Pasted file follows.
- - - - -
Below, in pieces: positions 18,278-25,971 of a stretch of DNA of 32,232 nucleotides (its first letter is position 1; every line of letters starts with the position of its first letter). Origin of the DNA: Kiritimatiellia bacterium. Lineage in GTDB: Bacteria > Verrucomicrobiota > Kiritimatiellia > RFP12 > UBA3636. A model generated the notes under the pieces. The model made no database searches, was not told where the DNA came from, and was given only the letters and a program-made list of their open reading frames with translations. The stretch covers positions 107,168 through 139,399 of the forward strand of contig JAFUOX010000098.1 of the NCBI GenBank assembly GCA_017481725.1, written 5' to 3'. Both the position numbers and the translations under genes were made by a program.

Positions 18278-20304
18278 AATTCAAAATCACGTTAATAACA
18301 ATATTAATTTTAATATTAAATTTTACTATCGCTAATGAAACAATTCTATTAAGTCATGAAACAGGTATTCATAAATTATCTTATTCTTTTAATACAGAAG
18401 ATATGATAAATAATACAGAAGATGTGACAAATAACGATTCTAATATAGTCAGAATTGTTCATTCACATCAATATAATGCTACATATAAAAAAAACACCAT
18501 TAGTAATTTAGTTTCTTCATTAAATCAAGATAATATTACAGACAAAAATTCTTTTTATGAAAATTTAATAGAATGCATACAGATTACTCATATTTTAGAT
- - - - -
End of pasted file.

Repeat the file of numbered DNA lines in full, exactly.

Below, in pieces: positions 18,278-25,971 of a stretch of DNA of 32,232 nucleotides (its first letter is position 1; every line of letters starts with the position of its first letter). Origin of the DNA: Kiritimatiellia bacterium. Lineage in GTDB: Bacteria > Verrucomicrobiota > Kiritimatiellia > RFP12 > UBA3636. A model generated the notes under the pieces. The model made no database searches, was not told where the DNA came from, and was given only the letters and a program-made list of their open reading frames with translations. The stretch covers positions 107,168 through 139,399 of the forward strand of contig JAFUOX010000098.1 of the NCBI GenBank assembly GCA_017481725.1, written 5' to 3'. Both the position numbers and the translations under genes were made by a program.

Positions 18278-20304
18278 AATTCAAAATCACGTTAATAACA
18301 ATATTAATTTTAATATTAAATTTTACTATCGCTAATGAAACAATTCTATTAAGTCATGAAACAGGTATTCATAAATTATCTTATTCTTTTAATACAGAAG
18401 ATATGATAAATAATACAGAAGATGTGACAAATAACGATTCTAATATAGTCAGAATTGTTCATTCACATCAATATAATGCTACATATAAAAAAAACACCAT
18501 TAGTAATTTAGTTTCTTCATTAAATCAAGATAATATTACAGACAAAAATTCTTTTTATGAAAATTTAATAGAATGCATACAGATTACTCATATTTTAGAT